top of page

the band

since 1985 this has been a 6 piece band while other bands are much smaller.  one of the reasons for their popularity is their big band polka sound.
Brian Brueggen

"Music is a very emotional thing. When I talk about growing up and the memories I’ve had with music, it chokes me up. If I hear the right song on the radio when I’m standing out in my garage, it can just about bring tears to my eyes. That almost makes me feel weird about myself, but that's how much I like music.


Life’s different than it was 40 years ago, but I’ve always heard our neighbors talk about how at night, after chores were done, you could hear the music echo through the hills. My family would be outside playing music, not thinking much of it.


Growing up, my dad was a farmer, a school bus driver, and a musician. I remember he had this old maroon concertina. When he went to drive the school bus in the morning, he’d hide the concertina in the closet because he didn't want anyone to break the buttons off of it. Well, being a little kid, I would sneak into the closet, pull it out and play. It was an awful-playing concertina, but how it worked intrigued me. On Saturday nights my dad would play music, so nobody could make any noise on Sunday while he was napping. When he was sleeping, I snuck his concertina outside and learned “At the Spring Waltz.” One day, after he woke up from one of his naps, I went to him and asked, “Dad, do you have a second?” and I played “At the Spring Waltz” for him. From then on, the concertina was never locked up!


A concertina is a bugger of an instrument that was invented by a man who, after having a serious argument with his wife or girlfriend, went into a serious drinking spell. He thought he would try to manufacture an instrument that would annoy everyone…and he succeeded! That’s a joke, of course, but the concertina is one of the most unique instruments. Everybody calls it an accordion, but it ain't even close — that's like calling a tuba a cello. On a concertina, there's fifty-two buttons and each button has a different sound going both in and out. They call it a diatonic instrument. It’s the quirkiest darn thing, and I’m still working on mastering it.


I played the trumpet in the high school band and could read music, but I cannot read any music for concertina. Everything is off the cuff. When I hear a song I like, I listen to it a few times and play. I think it turned out okay, and, honestly, that’s the way my ancestors did it. I don't have an aunt or an uncle back through the years who can read music. No one in my family can. The person that doesn't read music has no choice but to play from your heart.


When I look back to my dad, my grandpa, and my ancestors, I see that music is what held families together. My mother was a big part of my band’s success because she’d help us book our shows. When we would come off the road from our Thursday, Friday, Saturday, and Sunday jobs, we’d have to be at work on Monday. That was always the big day when folks called to book the band since it was the first business day after hearing us. So my mom was always especially busy on Monday. My wife Jodi is a drummer, piano, and saxophone player and comes from a very musical family. Her dad was a concertina player. My kids all play music. My ancestors all played music, too, but they made it to their dance jobs with horses and buggies through snowstorms. I’m just the one keeping things going and using vans and trailers.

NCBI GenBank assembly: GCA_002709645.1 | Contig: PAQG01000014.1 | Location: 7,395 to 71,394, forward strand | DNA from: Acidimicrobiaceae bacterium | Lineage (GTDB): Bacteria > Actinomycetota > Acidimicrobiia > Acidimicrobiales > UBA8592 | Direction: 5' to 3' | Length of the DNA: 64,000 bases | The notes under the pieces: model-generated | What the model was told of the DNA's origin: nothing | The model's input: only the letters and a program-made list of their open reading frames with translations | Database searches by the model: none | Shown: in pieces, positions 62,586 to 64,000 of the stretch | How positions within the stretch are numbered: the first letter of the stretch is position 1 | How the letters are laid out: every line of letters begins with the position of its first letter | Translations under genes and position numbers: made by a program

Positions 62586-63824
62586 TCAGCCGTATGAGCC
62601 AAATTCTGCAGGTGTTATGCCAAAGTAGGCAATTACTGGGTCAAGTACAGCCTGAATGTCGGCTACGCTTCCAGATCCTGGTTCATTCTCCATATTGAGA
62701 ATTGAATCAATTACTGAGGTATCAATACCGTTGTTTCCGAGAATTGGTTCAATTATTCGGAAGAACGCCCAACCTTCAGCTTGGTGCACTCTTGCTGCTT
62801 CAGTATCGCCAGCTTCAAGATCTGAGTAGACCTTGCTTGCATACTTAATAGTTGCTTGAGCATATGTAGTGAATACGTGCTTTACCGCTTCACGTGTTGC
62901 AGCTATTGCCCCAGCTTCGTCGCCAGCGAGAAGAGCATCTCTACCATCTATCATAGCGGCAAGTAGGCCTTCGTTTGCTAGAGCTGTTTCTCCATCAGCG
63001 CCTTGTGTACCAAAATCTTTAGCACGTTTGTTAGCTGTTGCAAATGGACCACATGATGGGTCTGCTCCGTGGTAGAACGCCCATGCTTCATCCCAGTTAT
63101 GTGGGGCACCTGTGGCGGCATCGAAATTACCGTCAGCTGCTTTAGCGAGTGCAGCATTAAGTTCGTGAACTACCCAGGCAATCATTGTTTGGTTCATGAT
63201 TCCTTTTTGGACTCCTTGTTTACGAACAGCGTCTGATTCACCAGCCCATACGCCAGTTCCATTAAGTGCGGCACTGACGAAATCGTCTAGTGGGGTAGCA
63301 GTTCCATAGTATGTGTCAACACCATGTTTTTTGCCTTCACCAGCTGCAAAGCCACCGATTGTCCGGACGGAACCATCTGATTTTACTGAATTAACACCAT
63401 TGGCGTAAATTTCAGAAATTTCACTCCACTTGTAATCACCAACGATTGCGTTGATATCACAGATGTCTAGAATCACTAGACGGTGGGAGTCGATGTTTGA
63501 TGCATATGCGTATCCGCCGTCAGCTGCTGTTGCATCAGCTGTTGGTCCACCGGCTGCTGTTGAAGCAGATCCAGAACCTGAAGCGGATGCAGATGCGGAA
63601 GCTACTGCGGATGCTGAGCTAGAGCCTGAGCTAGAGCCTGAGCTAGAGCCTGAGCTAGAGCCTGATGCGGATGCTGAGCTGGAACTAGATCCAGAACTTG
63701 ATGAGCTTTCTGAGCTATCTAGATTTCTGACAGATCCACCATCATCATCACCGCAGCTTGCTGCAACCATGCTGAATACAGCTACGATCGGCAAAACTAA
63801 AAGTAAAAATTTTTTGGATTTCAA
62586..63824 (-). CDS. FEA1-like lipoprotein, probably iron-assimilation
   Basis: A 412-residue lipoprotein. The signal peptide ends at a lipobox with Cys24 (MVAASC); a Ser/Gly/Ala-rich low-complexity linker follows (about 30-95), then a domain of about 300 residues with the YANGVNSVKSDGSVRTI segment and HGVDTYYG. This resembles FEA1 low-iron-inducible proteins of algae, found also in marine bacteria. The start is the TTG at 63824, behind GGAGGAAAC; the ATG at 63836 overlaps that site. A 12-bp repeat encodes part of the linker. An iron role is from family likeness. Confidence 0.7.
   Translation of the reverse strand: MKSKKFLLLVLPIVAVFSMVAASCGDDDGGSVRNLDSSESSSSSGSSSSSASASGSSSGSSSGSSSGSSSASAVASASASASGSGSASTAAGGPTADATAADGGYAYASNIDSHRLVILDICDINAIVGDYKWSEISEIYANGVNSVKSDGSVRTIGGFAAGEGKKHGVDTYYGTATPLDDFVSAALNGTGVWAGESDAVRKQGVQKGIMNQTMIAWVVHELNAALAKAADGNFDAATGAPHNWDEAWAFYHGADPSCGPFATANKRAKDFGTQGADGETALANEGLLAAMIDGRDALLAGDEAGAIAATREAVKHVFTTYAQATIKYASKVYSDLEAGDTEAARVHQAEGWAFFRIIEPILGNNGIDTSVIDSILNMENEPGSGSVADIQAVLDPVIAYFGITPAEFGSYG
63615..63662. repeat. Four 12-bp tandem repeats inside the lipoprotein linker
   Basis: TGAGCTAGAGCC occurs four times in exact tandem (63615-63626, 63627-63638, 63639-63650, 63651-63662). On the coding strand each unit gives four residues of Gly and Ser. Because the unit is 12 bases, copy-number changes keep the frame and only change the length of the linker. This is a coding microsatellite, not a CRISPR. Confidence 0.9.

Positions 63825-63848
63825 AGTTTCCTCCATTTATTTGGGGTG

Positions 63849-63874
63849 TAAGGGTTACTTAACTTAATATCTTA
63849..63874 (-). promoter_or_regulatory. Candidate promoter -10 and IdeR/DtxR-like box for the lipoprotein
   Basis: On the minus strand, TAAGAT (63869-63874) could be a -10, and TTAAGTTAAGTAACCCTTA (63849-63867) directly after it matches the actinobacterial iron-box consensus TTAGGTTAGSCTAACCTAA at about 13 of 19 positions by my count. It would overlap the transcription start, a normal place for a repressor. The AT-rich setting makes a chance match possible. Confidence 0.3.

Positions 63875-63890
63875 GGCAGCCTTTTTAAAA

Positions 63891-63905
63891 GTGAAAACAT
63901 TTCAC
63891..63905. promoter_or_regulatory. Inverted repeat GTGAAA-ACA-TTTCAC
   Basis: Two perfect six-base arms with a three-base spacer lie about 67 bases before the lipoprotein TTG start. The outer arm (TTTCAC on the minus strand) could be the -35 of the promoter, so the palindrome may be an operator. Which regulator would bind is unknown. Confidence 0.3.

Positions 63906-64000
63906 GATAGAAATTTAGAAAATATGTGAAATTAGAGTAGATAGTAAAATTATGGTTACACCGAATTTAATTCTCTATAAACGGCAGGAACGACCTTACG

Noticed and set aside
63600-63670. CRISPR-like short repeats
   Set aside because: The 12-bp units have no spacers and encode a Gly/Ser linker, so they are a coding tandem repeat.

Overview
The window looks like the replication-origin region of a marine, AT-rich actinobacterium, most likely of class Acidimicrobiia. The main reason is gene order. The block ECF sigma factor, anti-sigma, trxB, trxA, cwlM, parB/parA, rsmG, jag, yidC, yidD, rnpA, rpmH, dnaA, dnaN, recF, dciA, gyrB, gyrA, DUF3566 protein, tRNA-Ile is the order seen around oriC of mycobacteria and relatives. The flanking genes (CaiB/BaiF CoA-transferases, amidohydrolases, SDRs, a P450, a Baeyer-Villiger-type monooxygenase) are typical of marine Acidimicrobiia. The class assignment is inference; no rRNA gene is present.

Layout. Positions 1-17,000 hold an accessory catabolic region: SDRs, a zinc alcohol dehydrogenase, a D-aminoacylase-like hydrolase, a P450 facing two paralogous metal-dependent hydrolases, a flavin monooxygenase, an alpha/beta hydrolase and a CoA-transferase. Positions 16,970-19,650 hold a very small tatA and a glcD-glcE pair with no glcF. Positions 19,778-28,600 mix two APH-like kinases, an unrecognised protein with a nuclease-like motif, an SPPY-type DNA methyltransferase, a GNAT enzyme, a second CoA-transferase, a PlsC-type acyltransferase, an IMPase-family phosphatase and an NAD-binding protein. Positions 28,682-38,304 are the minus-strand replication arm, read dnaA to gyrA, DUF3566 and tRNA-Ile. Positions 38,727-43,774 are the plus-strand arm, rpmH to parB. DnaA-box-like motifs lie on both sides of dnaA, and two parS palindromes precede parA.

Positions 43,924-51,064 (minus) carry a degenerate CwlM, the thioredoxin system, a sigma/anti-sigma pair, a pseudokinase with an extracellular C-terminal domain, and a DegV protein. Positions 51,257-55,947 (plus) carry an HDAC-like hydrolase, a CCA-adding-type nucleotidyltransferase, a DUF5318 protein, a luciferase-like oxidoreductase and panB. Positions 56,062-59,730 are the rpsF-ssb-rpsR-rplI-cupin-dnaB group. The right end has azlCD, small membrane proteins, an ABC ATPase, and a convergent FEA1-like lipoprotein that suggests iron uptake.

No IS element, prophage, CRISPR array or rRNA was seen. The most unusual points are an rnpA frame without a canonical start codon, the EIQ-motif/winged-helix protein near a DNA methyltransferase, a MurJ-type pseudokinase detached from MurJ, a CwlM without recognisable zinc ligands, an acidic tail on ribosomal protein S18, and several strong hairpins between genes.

If you can play music in a family, there's nothing like that. My cousins played in their bands together, and Sylvester Liebl also played with his family in his group Sylvester Liebl and the Jolly Swiss Boys. You know what everyone's thinking when you’re out there playing or singing together. When my dad was still alive, I remember we would play dances and stand on the stage and sing together. I would look at him, and he would look at me, and we just knew what was going to happen. Family knows what they can pull out of each other. With music you can express your feelings, you can express your emotions— but if you're doing it with family, it’s ten times fuller."

Jodi Brueggen

lives in Cashton,WI.  Originally from New Ulm, MN.   She plays drums and piano with the band.  Jodi is married to Brian and started with the band in 2001.

Phillip Brueggen

lives in Cashton,WI.  Plays trumpet, valve trombone and piano with the band. He is a Junior in high school.  Philip is the son of Brian & Jodi and has been with the band for 6 years.

Frank Galewski
frank picture_edited.jpg

lives in Dodge, WI. He plays tuba with the band.  Frank is married and has one daughter and is a proud grandpa. He started with the band in 1985.

Mark Heinz
mark heinz mvd_edited_edited.png

from Colby, WI and originally from Wausau, WI. He plays sax, clarinet, trumpet, piano and accordion with the band and also helps out on vocals.  Mark is married and has 2 children and has been with the band for 12 years.

Marty Nachreiner

originally from New Ulm, MN and now resides in Tomah, WI. He plays trumpet, sax, clarinet and concertina. Marty has 3 children and has been with the band since 1998. 

marty pic.jpg
bottom of page